Working with Social Media Data: People and Groups

CrowdFrom the first time I described the three buckets of social media data, I knew that one category was different. Content and activity analysis are built on the lessons from established schools of measurement, and while we argue about the specifics, the objectives aren't so alien. The last category—people data—seems more exotic, and it's the least discussed area of measurement. What do we do with data about people, then?

What are people data?
Social media data provide information about both individuals and groups of people: who they are, who they know, what they care about, what they have to say, where they go… Have you noticed just how much information people are sharing about themselves, both intentionally and unintentionally? Collect it from various sources, and you're looking at people data.

As I mentioned in the introduction post, the boundaries between categories aren't absolute, so you could look at much of the data that does into an analysis of people as either content or activity data. The difference comes about when we start thinking about the people as individuals or as identified groups—the focus is on the people, which is why it's useful to look at the data differently.

Analyzing data about individuals
When using the data to consider an individual, you have several basic options on how to approach the analysis. Remember to think and, not or; there's no value in deciding which approach is the right one until you have a specific objective.

  • Profiling
    Compile a detailed personal profile from multiple sources, merging multiple social account profiles with customer data and content analysis of the person's online activity. The resulting information could provide context to customer service agents or sales reps as they interact with the person.

  • Scoring
    Apply a model to rate someone's influence, authority, or relevance, which might help you prioritize efforts in blogger outreach. You might also view someone as a customer, scoring credit, lead strength, customer value, or loyalty.

  • Predicting
    Activity data linked to an individual might be useful for predicting future behavior. How good is your crystal ball?
Working with data about individuals always runs the risk of turning creepy. I'll get into the balance between privacy and the value of data another time, but be sensitive to the risks as you decide how to use information about individuals.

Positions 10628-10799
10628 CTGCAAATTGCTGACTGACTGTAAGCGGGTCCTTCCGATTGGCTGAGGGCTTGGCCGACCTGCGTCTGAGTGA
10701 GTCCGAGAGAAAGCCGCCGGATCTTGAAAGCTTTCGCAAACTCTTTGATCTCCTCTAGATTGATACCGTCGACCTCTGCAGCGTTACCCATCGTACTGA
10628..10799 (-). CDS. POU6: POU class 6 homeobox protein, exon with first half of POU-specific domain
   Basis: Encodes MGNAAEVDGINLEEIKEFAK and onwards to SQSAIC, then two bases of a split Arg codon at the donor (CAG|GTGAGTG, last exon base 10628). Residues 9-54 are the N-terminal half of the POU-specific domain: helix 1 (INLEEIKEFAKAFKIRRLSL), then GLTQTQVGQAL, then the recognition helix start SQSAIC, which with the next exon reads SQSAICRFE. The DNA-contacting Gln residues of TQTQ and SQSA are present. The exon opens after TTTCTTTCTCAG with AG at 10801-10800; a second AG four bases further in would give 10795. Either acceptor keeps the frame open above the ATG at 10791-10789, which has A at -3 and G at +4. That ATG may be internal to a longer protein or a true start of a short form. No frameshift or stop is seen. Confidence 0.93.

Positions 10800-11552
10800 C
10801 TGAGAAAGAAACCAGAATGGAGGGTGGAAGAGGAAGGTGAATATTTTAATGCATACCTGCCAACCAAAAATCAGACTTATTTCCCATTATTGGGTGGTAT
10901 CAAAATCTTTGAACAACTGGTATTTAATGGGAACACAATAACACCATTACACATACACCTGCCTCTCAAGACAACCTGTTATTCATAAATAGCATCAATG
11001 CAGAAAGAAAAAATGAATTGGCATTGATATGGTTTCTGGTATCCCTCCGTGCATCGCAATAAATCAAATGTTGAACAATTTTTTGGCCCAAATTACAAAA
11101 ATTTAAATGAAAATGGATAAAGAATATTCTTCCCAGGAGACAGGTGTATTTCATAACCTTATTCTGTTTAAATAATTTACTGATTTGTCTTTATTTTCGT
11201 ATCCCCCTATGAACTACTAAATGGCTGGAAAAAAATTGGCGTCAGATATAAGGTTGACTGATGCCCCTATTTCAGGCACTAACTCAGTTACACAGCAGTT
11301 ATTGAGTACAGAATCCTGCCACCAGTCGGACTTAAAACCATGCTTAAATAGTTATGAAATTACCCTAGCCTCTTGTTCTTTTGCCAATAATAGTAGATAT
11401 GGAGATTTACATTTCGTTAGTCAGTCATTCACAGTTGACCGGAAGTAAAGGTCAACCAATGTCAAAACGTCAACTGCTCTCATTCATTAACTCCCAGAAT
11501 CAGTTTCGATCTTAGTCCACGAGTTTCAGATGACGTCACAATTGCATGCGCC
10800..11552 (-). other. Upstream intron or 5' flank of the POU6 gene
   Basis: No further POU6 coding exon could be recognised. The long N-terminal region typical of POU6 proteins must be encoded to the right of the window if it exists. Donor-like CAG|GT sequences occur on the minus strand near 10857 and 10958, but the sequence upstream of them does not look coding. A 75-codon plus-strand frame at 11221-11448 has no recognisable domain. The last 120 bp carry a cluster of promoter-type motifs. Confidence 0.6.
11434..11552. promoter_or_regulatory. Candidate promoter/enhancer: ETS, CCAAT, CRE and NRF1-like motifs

Analyzing data about groups
Zoom out from the individual view to think about the what the data can tell us about groups of people. First, we might identify different types of groups, and then we can develop profiles that communicate why we're interested in particular groups.

  • Identifying
    Groups come in various forms, both formal and informal. The easiest to profile are organizations with formal membership (which includes employers). More casual groups might form through social network sites, discussion forums, or meetup groups. Finally, we have the extended networks of indirect connections, some of which are conveniently entered into online social networks.

    We might also find value in virtual communities implied by some characteristic, from interest in a common topic to locations, both real and virtual. How information travels in such a community could be useful to understand.

    I've had some interesting conversations on the subject of social network analysis, and how its use in social media isn't necessarily in sync with the science on social networks (in the original, not online, sense). If you understanding that you're mapping something other than social relationships, though, I think there's underdeveloped value in applying network analysis to more data points.

  • Profiling
    Profiling a group is less likely to turn creepy than individual profiling, but there's still a right way to do it. First, describe how the group was identified; for some uses, that may be all the information you need—if you're developing a targeted marketing promotion, for example. Going deeper, think about what the group is interested in and where they go (online and in the real world). Who are their leaders—and what is leadership within the group? What's important to them, and what's their history?

    Before you interact with a group, make an effort to understand their norms. The unwritten rules vary by community, and what works in one setting can be precisely wrong in another. As you work to understand and interact with groups, you're dabbling in anthropology, so you might consider its methods.

Our society is producing an astounding amount of data about people, both as individuals and in groups. It's easy to cross the line into overly intrusive use of the data, but it's hard to find a common definition of where that line is. That's a topic I plan to explore in depth in the coming months.

Photo by James Cridland.

About Nathan Gilliatt

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  • Voracious learner and explorer. Analyst tracking technologies and markets in intelligence, analytics and social media. Advisor to buyers, sellers and investors. Writing my next book.
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